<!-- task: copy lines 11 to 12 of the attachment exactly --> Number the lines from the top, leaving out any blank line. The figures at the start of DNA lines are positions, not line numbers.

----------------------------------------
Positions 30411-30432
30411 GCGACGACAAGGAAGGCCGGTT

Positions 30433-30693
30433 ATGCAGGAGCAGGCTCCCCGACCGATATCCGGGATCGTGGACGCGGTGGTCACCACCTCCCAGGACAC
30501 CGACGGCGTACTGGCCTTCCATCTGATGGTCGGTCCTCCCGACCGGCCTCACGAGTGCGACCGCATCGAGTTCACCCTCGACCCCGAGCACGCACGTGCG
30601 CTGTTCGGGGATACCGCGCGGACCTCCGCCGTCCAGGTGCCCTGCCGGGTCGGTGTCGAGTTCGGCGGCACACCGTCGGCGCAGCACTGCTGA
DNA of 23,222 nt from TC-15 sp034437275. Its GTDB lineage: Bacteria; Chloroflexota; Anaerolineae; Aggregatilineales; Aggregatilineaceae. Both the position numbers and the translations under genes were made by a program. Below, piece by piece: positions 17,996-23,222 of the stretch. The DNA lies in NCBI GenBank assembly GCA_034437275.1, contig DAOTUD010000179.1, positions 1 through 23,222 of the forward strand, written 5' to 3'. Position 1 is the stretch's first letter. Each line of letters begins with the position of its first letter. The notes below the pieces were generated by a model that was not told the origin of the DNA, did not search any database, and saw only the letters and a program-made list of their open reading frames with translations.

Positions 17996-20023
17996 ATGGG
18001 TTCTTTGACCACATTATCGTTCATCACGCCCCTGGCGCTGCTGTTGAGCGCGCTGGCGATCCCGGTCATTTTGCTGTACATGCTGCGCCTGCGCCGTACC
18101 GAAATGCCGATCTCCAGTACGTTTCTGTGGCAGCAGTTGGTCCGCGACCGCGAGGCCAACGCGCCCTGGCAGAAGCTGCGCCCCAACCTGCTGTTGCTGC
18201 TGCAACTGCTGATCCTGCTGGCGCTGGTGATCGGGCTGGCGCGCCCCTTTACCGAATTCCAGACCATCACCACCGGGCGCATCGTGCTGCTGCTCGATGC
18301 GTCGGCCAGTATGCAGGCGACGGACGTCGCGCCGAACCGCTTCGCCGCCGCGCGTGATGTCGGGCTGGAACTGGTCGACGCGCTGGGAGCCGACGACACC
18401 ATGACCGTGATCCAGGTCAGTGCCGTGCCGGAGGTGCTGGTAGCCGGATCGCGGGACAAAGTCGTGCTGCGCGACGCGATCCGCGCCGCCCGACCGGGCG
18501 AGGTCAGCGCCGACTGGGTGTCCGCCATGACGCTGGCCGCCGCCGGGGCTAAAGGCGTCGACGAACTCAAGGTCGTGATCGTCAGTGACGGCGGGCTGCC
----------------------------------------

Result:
18101 GAAATGCCGATCTCCAGTACGTTTCTGTGGCAGCAGTTGGTCCGCGACCGCGAGGCCAACGCGCCCTGGCAGAAGCTGCGCCCCAACCTGCTGTTGCTGC
18201 TGCAACTGCTGATCCTGCTGGCGCTGGTGATCGGGCTGGCGCGCCCCTTTACCGAATTCCAGACCATCACCACCGGGCGCATCGTGCTGCTGCTCGATGC